Began a give-and-go and sold a foul at the edge of the box for a scoring chance.

You need to find room in the plane for this guy too, Coach Bradley.

Eddie Johnson – 4

Gave us an Eddie Johnson effort….which is now known as a few flashes of brilliance in an otherwise malaise-ful display. Thanks for playing EJ.

Heath Pearce – INC.

Didn’t see much of you out there Pearce except a few runs up the pitch.

Clarence Goodson – INC.

Clarence Goodson wants to be Peter Crouch or something. Notice Goodson going strong for the header than Boca put in? How about Goodson’s attempt at an over-the-shoulder kick on corner ball that rattled around. Well done, Goody.


It’s a long wait till May for more national team observations unfortunately.

47 responses to this post.

  1. Posted by Shana on 2010/03/03 at 6:26 PM

    The one thing that irritated me this game (besides the obvious you’ve mentioned) is how EJ would get the ball, and actually stop and look around, put his hands up, and give a confused look. Jozy has made huge strides over the last year and really impressed me today, and I think was let down by both Findley and EJ. I’m hoping that Gooch returns soon, so we can have a Specs/Dolo – Demerit – Gooch – Boca backline. I would take Boca over Bornstein at LB at this point, even if he is a bit slower.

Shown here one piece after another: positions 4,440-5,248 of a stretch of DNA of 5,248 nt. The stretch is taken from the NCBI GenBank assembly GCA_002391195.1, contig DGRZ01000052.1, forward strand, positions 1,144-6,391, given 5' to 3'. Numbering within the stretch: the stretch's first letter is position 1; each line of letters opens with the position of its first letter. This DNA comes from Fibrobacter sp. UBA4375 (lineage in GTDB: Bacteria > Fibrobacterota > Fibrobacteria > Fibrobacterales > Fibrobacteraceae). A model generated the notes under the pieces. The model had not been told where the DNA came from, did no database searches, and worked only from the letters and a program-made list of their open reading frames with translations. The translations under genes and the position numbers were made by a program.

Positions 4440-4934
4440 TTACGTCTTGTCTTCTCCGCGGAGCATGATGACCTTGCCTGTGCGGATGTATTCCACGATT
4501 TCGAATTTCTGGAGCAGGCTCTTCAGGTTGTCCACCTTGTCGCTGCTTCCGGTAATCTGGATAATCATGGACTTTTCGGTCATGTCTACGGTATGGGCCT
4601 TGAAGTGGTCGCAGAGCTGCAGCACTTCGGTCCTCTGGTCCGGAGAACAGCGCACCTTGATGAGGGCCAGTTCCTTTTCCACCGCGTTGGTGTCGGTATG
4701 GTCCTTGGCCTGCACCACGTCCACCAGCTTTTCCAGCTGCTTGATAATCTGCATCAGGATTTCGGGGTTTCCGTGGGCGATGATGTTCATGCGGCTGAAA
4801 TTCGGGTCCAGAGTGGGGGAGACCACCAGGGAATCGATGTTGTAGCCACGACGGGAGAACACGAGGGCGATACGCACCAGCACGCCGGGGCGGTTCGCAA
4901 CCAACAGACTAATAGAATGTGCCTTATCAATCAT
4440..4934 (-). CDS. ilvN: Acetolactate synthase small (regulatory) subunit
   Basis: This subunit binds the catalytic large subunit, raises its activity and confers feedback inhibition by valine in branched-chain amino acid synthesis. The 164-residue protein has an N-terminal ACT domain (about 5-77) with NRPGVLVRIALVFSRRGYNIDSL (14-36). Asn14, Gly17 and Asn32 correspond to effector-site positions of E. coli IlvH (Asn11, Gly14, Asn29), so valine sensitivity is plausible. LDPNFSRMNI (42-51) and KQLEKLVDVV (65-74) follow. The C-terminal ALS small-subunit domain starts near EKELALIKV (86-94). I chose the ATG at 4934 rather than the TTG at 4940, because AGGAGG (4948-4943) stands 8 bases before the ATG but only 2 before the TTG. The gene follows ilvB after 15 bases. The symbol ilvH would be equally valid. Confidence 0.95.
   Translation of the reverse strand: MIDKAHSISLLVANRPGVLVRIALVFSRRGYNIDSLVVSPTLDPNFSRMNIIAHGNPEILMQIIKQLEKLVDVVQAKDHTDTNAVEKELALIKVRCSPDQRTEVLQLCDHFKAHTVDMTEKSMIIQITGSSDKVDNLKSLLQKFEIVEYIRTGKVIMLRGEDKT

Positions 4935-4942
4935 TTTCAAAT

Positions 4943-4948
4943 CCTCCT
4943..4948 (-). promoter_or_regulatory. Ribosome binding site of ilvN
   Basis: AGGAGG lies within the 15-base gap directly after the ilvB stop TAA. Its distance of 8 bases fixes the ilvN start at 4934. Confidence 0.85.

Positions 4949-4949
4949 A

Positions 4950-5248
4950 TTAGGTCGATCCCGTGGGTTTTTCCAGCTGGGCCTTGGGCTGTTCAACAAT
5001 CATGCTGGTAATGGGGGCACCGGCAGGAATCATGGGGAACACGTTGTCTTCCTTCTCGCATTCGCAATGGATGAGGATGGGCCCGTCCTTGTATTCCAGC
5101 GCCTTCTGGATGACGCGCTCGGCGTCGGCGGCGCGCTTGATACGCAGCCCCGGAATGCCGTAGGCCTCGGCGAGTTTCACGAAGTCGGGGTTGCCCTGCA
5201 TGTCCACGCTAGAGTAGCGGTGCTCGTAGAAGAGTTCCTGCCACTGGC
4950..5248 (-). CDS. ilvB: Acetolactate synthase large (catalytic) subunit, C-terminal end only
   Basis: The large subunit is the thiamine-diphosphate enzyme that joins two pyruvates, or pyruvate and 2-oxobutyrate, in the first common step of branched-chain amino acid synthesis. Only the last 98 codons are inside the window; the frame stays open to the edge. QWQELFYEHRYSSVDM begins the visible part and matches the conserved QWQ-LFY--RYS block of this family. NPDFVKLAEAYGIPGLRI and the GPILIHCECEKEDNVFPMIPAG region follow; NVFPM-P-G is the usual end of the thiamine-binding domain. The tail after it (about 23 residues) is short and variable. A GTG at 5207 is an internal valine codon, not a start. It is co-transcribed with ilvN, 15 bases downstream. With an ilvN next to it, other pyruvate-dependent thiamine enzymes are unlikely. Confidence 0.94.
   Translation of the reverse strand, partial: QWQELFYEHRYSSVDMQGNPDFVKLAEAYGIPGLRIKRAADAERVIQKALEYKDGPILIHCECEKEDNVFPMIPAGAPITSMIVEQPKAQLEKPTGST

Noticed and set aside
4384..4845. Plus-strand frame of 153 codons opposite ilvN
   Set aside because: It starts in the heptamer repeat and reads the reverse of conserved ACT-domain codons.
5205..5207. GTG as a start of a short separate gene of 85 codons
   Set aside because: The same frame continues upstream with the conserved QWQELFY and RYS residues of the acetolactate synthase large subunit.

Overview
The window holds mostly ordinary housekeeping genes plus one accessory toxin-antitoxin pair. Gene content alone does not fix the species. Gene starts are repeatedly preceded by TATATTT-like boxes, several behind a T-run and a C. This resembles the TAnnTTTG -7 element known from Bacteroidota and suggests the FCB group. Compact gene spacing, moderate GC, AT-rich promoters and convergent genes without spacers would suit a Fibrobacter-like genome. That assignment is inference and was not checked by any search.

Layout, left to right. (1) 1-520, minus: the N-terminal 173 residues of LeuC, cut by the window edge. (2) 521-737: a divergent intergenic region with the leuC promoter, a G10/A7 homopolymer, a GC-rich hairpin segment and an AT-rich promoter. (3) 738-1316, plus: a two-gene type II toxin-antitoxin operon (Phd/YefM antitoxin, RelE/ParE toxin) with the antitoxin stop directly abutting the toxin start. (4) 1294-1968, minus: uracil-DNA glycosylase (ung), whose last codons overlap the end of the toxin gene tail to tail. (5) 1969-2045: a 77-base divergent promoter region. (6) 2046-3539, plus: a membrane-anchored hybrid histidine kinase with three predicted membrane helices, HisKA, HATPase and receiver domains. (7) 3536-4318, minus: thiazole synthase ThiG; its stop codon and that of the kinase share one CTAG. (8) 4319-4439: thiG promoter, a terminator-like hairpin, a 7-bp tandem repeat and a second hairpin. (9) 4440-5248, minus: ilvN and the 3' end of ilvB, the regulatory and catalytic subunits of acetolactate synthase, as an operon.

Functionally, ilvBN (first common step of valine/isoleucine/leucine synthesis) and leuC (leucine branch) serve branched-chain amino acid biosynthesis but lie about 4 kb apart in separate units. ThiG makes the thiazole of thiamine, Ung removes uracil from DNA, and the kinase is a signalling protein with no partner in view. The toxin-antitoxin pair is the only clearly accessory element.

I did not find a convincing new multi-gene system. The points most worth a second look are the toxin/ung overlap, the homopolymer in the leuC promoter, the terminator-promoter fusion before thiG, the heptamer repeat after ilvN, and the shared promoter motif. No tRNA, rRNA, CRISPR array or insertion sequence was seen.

2. No way about BJ EJ. He hasn’t looked like scoring since 2005.


  3. Posted by Joe on 2010/03/03 at 7:18 PM

    Agree with most of the rankings.. but you guys failed to mention Bradley won a lot of 50/50 balls in the midfield

    i thought he brought the intensity just fine, although he is prone to some defensive lapses


  4. Posted by Ryan R. on 2010/03/03 at 7:24 PM

    I think you’re being very harsh on little Bradley. His defense improved in the second half when he only had to cover half of the center as opposed to dozens of yards in the center because Torres proved to be very adept at watching. While his angles were not great, he was usually scrambling to get back from very far away because Torres gave him no defensive support. I also think that you cannot discount the several times when he was in perfect position to help on the winger who cut inside after being either of our outside backs. It was efficient defending, but considering he was essentially all by his lonesome in the first half, I think it was rather effective because there were multiple times that the ball was quickly played wide by the Dutch after Bradley made them uncomfortable.

    In the second half, with Edu taking over the destroyer role, Bradley was just asked to be active and force Holland to move the ball quickly. While I agree that his angles were poor at times, I blame it more on the poor play next to him by Torres and what Papa Bradley was asking him to do than I do his mistakes. You say that he needs to get better if Papa Bradley is going to continue asking him to do what he has, but what Papa is asking him to do is something that only a handful of central midfielders in the world can do because either 1) They’re not experienced to read the game expertly (a category I think MB falls into) or 2) They’re older and don’t have the legs anymore. Because of that, I don’t really blame Mikey, but look to Papa and ask if he is putting some of his players in the best position to succeed.